My heart broke a little last year when I heard Hostess was declaring bankruptcy and ceasing operation. No more Twinkies, no Snoballs … no more Cupcakes with their characteristic squiggle line. What was a girl to do? These were the treats of grade school field trips, the only time my mother would buy them and slip one into my lunch sack as a special treat. I would jealously protect that bag on the bus, making sure those bratty boys didn’t sit on it and squash my treasure. At lunch, I’d almost always go for the cupcake first, pulling off the hard chewy icing for later. I’d suck out the crème filling before devouring the cake and finish with the treasured icing. It was how things were done. C’mon, I know I wasn’t the only one who did this.
While pouting over the demise of Hostess, a friend asked an honest question. “When was the last time you actually had a Twinkie or Cupcake?” Um. I honestly had no idea. It had been years upon years. It appeared that I, among us all, was part of the reason sales were down, poor management aside. Whoops. But the truth is, when I outgrew field trips, I outgrew those cupcakes. This became especially true once I learned how to make my own cupcakes, fresh and deeply chocolate without all those unpronounceable ingredients. Mine were just better. Sorry Hostess.
I’ve never been fully onboard with the cupcake craze of the last few years. There are simply too many crappy cupcakes out there and too many other things I like better. Like pie. To make a great cupcake you need to understand one principle: it needs to be moist. A good butter-based layer cake recipe doesn’t necessarily make a good cupcake. The two are not interchangeable. I’m continually amazed at how many people, professional bakers even, do not understand this seemingly basic tenet.
I’ll be honest: this is the best chocolate cupcake recipe you’ll find. I don’t toss those words about lightly. It’s deeply flavored and incredibly moist and will stay that way for a day or two. I learned the recipe while a pastry cook at TRU; for reasons no one can quite remember, we called it “German” cake which is strange because there’s nothing German or “German chocolate” about it. It’s just what it was called and was our standard chocolate cake. I guarantee if you come across this recipe, and you will, you can trace its origins back to Executive Pastry Chef Gale Gand because every one of her cooks still uses it. Now, we typically refer to it amongst ourselves as “the” chocolate cake and instantly nod in recognition. I’m not even sure where she got it but if I recall, it was from one of her bakers at a long ago bakery. When you find a good recipe, you keep it and we all have.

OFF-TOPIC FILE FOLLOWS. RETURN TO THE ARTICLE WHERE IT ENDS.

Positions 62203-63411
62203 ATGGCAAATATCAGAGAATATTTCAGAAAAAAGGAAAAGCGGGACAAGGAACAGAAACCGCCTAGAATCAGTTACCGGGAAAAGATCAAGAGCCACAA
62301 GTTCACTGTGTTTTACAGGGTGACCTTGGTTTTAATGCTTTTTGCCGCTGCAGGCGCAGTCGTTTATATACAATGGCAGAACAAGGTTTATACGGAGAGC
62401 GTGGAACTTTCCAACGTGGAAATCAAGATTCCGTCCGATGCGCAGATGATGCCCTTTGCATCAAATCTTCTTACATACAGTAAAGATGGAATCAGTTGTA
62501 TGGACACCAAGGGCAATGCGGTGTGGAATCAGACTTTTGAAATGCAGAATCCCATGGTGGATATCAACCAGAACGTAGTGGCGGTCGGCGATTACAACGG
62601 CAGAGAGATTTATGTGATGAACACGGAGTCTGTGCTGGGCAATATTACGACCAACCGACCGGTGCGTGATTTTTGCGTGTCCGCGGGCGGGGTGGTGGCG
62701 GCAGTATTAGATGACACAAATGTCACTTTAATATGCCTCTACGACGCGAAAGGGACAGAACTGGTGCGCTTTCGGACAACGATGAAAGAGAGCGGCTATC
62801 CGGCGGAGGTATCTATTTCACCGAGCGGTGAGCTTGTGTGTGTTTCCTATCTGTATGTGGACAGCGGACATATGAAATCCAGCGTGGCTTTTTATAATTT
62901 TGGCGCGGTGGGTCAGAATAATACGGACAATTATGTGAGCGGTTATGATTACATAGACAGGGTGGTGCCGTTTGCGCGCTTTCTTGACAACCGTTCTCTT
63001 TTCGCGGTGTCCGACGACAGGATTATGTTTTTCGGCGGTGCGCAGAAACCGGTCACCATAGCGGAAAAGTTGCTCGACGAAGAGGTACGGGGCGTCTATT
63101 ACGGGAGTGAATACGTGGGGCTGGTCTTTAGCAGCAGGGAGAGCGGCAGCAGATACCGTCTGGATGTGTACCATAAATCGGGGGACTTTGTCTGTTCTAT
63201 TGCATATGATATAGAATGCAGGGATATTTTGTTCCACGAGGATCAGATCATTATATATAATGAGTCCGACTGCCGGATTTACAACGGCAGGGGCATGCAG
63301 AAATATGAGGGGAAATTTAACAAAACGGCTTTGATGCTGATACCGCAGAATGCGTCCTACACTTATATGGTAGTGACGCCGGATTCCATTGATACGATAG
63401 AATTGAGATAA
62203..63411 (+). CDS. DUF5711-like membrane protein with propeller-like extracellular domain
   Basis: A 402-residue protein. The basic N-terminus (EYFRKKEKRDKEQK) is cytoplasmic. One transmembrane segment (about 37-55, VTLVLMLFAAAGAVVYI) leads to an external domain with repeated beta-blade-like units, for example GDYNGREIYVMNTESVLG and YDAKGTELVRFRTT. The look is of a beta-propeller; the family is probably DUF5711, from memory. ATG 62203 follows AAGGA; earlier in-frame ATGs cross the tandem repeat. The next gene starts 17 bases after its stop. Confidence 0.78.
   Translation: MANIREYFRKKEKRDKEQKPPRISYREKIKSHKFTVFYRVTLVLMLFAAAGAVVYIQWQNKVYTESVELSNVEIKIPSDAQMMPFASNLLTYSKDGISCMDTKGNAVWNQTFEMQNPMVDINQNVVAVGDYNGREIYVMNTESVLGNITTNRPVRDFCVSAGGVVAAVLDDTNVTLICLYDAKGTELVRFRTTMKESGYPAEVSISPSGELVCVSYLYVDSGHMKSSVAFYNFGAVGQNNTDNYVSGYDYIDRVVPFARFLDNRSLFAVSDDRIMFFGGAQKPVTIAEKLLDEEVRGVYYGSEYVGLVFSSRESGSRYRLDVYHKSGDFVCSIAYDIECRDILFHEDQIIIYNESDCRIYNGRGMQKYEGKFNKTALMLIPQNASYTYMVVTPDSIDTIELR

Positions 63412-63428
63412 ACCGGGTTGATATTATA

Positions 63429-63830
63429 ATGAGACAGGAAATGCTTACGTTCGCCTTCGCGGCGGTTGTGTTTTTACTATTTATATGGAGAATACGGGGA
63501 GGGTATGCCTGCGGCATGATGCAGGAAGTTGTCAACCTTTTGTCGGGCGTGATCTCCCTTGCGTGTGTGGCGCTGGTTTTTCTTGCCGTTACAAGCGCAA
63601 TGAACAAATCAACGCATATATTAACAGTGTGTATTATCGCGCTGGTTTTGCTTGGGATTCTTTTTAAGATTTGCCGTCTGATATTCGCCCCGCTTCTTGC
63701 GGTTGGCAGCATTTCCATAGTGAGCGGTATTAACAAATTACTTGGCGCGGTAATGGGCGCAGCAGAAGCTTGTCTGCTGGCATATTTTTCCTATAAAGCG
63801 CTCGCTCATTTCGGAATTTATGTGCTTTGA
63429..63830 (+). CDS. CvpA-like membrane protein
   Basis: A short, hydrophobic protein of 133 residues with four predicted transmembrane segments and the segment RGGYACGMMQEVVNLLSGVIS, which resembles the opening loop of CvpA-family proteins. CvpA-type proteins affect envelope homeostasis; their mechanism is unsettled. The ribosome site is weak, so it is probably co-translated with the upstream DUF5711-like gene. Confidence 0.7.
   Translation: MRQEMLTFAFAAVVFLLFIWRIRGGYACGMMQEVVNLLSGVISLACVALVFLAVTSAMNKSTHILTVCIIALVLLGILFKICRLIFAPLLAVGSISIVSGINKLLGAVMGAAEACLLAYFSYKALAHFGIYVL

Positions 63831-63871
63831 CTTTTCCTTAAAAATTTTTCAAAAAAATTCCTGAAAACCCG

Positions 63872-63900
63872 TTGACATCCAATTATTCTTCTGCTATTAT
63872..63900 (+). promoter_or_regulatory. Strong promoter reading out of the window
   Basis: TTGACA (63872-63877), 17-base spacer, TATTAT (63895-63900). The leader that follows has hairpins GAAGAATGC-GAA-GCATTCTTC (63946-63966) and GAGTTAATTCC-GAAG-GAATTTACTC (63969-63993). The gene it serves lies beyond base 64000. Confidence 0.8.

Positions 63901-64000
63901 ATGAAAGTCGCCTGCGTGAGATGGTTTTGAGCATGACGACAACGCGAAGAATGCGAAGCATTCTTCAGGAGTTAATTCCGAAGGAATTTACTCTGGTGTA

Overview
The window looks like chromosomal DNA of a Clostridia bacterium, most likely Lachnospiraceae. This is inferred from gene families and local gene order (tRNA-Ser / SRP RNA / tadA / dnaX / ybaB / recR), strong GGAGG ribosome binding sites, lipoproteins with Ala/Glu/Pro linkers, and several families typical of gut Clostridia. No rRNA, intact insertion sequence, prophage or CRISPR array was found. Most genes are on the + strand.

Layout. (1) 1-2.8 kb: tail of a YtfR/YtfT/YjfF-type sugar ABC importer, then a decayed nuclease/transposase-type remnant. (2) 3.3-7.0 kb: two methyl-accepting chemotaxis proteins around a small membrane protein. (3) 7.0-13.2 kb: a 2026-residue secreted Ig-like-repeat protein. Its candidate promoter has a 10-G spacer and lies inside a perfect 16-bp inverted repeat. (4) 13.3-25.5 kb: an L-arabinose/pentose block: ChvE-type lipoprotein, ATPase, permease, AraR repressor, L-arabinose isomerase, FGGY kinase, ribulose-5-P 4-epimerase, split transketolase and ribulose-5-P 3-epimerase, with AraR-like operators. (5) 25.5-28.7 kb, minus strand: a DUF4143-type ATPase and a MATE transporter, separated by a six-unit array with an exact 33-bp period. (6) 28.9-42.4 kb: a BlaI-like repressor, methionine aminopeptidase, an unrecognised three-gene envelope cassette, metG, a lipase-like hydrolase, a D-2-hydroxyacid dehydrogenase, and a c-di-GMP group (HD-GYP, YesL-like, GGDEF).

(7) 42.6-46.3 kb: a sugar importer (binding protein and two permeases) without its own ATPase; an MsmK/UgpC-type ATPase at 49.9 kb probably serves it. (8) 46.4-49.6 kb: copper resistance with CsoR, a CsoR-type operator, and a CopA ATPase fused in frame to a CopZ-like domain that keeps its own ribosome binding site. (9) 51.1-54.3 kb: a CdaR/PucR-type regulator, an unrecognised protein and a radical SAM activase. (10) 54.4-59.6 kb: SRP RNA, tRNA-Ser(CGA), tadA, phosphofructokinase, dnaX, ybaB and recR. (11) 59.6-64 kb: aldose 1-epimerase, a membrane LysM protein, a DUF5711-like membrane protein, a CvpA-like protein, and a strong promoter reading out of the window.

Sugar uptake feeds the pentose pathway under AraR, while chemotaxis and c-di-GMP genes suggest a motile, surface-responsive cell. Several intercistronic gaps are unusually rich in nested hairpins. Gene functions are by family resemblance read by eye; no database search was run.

To make this a Hostess-like cupcake, you need a “crème” filling. I’ve made at least 50 different kinds – fancy ganache and homemade marshmallow crèmes and nothing quite fits the bill like a super sweet version made with purchased marshmallow crème, vegetable shortening and powdered sugar. Not my usual ingredient repertoire but it works. Anything fancier seems out-of-place. To get it in there, you need a cavity of some sort and an apple corer works perfectly. There’s no need to shell out good money for a fancy cupcake corer (yes, they exist.) You likely don’t use the corer anyway so let it see some daylight. It works perfectly.
The chocolate glaze doesn’t quite have that same strange bendy, plastic-y quality but it tastes a lot better. A simple dark ganache is applied with a little dip and twist of the wrist action. To get a nice smooth coating, and I don’t always manage that, you need a smooth topped cupcake. The glaze won’t necessarily hide the flaws so trim the tops as needed. Also, the ganache needs to be just the right temperature and consistency – liquid enough to coat but thick enough to hold. Play around and you’ll discover what that is for you.
Of course a Hostess cupcake needs those traditional curlicues – pipe a squiggle of royal icing on top and let it set and you’ve created something close but better than the original. You’re welcome.
On this blog four years ago: Fresh Paczki (Polish jelly doughnuts for Fat Tuesday. Or anytime.)
On this blog three years ago: Chocolate Ganache Tart
On this blog two years ago: Chocolate Malt Pots de Crème
On this blog one year ago: Chocolate Snacking Cake
STRESS THERAPY BAKING FACTOR: DOESN’T GET MUCH BETTER. First off, you’re recreating a childhood favorite, which is just delightful for everyone involved. Second, there’s enough to this recipe that makes it just project-y enough without becoming overly annoying. Lots of little steps and multiple recipes but nothing overly difficult. Third, there are built-in treats for the cook as you alone get to eat the hollowed out cake cores. Always a bonus.